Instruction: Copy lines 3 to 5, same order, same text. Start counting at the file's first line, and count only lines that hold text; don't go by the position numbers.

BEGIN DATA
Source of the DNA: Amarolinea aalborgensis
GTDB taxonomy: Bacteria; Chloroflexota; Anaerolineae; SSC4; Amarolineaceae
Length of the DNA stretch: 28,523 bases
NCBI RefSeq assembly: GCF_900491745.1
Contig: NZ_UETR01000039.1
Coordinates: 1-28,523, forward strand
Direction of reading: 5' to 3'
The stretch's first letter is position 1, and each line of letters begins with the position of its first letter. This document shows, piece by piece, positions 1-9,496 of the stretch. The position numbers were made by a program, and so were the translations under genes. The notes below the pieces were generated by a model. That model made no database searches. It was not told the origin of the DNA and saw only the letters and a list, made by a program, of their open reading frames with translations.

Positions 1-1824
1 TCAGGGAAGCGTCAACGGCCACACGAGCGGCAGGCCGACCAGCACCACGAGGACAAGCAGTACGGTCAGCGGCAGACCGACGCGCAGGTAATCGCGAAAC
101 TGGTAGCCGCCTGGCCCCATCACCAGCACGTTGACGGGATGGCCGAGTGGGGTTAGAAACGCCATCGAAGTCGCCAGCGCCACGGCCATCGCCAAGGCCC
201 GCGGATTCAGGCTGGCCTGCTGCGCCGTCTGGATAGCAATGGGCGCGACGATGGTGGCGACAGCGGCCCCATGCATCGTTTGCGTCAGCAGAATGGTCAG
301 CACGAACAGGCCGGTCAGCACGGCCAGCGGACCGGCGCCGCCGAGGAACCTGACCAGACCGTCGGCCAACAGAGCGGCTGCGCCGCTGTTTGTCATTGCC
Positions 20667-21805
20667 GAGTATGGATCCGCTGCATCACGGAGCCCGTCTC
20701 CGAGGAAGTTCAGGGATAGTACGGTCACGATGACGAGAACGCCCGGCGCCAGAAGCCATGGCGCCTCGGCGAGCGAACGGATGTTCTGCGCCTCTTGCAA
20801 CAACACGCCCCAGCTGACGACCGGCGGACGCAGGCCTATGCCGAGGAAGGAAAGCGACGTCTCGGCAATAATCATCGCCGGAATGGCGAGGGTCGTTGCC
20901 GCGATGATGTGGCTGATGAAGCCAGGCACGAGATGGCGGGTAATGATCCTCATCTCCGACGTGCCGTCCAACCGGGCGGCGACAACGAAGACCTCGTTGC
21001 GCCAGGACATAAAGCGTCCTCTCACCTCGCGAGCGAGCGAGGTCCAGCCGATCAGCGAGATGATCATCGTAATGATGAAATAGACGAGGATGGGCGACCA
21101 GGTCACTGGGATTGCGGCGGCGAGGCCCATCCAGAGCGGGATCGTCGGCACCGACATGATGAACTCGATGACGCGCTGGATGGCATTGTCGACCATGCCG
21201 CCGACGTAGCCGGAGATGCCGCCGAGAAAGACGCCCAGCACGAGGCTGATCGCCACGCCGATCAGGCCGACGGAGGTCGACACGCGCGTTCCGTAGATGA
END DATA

Length of the DNA stretch: 28,523 bases
NCBI RefSeq assembly: GCF_900491745.1
Contig: NZ_UETR01000039.1